The derivatized sample was injected splitless into a Thermo Electron Trace GC Ultra equipped with a 30 m × 0.25 mm-internal diameter 5% phenylpolysilphenylene-siloxane column with a chemically bonded 25-μm TR-5MS stationary phase (Thermo Electron; injector temperature = 220°C, helium carrier gas flow rate = 1.2 ml/min). The initial column temperature was 70°C; this was held for 2 min and then increased by 5°C/min to 310°C and held for 20 min. The column effluent was introduced into a Trace DSQ quadrupole mass spectrometer (Thermo Electron; transfer line temperature = 250°C, ion source temperature = 220°C, electron beam = 70 eV). The detector was turned on after a solvent delay of 120 s, and data were collected in full scan mode using 3 scans/s across a mass range of 50–650 m/z.

Data analysis.

NMR spectra were processed using an ACD SpecManager 1D NMR processor (version 8; ACD, Toronto, Canada). Spectra were Fourier transformed after multiplication by a line broadening of 1 Hz and referenced to TSP at 0.0 ppm. Spectra were phased, and baseline was corrected manually. Each spectrum was integrated using 0.04-ppm integral regions between 0.5–4.5 and 5.1–10.0 ppm. To account for any difference in concentration between samples, each spectral region was normalized to a total integral value of 10,000.

GC-MS chromatograms were analyzed using Xcalibur, version 1.4 (Thermo Electron), integrating each peak individually. Again each integrated peak was normalized so that the total sum of peaks was set to 10,000. Deconvolution of overlapping peaks was achieved by traces of single ions. A 0.1-min threshold window was used for the deviation of peaks away from the predicted retention time across the data set. The chromatograms generated allowed the quantification of ∼120 distinct metabolites in the heart extracts, 70 of which were assigned structures using the National Institute of Standards and Technology (NIST) database of mass spectra (Fig. 1). This assignment rate was similar for all tissues, except the soleus skeletal muscle, where, because of reduced tissue quantity, only 25 metabolites were quantified in these samples, of which 19 were assigned structures.

Fig. 1.

Using gas chromatography-mass spectrometry (GC-MS) for metabolic profiling. A section of the total ion chromatogram (TIC) from the analysis of methoxime- and trimethyl silyl (TMS)-derivatized aqueous liver extracts from the peroxisome proliferator-activated receptor-α (PPAR-α) null mouse; metabolites are identified from exact retention times and comparison of the corresponding mass spectrum with those in the National Institute of Standards and Technology (NIST) database, as shown here for myo-inositol (*).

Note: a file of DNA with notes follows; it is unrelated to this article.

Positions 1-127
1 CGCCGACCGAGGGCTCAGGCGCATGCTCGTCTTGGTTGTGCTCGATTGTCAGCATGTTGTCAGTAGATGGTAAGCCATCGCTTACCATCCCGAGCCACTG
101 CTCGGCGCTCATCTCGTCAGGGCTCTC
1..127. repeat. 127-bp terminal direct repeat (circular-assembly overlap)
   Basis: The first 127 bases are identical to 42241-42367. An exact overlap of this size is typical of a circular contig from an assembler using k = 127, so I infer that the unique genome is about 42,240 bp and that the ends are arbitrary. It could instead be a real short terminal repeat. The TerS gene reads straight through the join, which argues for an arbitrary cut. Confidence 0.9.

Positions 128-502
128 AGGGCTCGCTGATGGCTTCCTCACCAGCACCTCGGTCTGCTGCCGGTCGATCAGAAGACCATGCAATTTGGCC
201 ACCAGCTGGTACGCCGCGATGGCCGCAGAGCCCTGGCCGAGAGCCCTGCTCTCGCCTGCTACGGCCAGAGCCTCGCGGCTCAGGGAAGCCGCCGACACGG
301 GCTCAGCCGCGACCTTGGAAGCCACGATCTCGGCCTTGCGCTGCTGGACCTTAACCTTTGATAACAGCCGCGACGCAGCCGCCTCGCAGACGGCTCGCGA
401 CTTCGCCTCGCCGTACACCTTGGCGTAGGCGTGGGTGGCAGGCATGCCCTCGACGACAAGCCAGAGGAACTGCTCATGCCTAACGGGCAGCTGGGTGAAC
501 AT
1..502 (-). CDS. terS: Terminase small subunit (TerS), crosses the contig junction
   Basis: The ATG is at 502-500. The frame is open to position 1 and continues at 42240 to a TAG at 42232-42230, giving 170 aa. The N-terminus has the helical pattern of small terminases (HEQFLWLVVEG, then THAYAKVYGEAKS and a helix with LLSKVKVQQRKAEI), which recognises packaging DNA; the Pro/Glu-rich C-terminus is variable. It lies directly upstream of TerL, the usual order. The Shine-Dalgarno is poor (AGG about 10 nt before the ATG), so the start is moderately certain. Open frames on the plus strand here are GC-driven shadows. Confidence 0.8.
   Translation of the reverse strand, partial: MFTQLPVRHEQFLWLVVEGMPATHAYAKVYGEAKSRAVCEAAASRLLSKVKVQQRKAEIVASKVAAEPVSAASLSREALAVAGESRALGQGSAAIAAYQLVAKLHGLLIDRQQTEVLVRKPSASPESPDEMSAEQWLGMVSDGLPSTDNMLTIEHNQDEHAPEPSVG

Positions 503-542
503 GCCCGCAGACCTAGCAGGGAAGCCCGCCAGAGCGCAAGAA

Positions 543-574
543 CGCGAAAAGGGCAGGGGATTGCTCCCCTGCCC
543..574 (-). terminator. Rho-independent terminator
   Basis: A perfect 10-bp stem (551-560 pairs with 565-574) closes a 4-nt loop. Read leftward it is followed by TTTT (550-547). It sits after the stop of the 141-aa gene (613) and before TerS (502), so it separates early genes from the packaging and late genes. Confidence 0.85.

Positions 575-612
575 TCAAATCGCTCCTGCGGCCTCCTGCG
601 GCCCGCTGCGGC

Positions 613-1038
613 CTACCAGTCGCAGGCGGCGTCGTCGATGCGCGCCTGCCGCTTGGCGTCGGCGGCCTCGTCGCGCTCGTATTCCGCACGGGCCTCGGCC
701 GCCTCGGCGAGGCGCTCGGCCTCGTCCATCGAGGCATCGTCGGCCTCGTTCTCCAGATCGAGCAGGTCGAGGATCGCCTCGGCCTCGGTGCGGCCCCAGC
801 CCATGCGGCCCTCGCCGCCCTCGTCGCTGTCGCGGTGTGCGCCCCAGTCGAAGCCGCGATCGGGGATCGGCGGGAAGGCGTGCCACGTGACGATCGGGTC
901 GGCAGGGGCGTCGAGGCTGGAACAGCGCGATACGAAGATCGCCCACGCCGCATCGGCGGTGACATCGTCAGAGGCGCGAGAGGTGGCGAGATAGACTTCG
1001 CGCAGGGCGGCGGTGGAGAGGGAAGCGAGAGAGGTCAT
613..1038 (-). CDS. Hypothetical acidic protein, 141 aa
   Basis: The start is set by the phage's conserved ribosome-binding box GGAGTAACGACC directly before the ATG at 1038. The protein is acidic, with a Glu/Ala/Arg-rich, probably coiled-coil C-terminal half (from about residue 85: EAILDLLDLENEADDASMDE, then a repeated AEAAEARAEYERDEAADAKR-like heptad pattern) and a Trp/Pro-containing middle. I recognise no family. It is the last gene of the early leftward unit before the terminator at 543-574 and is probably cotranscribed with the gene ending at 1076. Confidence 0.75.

Data sets were imported into the SIMCA-P 10.0 (Umetrics, Umeå, Sweden) for processing, using both principal components analysis (PCA) and partial least squares-discriminant analysis (PLS-DA; a regression extension of PCA used for classification). Pareto scaling was used, in which each variable was centered and multiplied by 1/(Sk)1/2, where Sk is the standard deviation of the variable. This scaling increased the importance of low-concentration metabolites without significant amplification of noise. Identification of major metabolic perturbations within the pattern recognition models was achieved by analysis of corresponding loadings plots. Additionally, R2 and Q2 were used as measures for the robustness of a pattern recognition model. R2 is the fraction of variance explained by a component, and cross-validation of R2 gives Q2, which reveals the fraction of the total variation predicted by a component. Both values are indicative of how good the overall model is. Typically, a robust model has R2 >50% and Q2 >40%. Variable importance parameters (VIPs) rank the observations according to their contribution to the model. To confirm which metabolites contributed significantly to each model, the integral regions contributing most to the separation, as identified by the VIP scores, were successively excluded from the analysis, thus producing new models, the predictive power of which could be assessed using the new R2 and Q2 values.


Profiling cardiac metabolism in the PPAR-α null mouse by solution state 1H-NMR spectroscopy, HRMAS-NMR spectroscopy, and GC-MS.

High-resolution 1H-NMR spectroscopy, HRMAS-NMR spectroscopy, and GC-MS were used in conjunction with multivariate pattern recognition to metabolically profile the heart of PPAR-α null mice. Application of PCA to the 1H-NMR data differentiated the control and mutant tissue (R2 = 63%) (Fig. 2A). The corresponding loading plot revealed that this separation was caused by increases in lactate and glycerol concentrations and decreases in creatine, choline, and taurine concentration in PPAR-α null mice.

Fig. 2.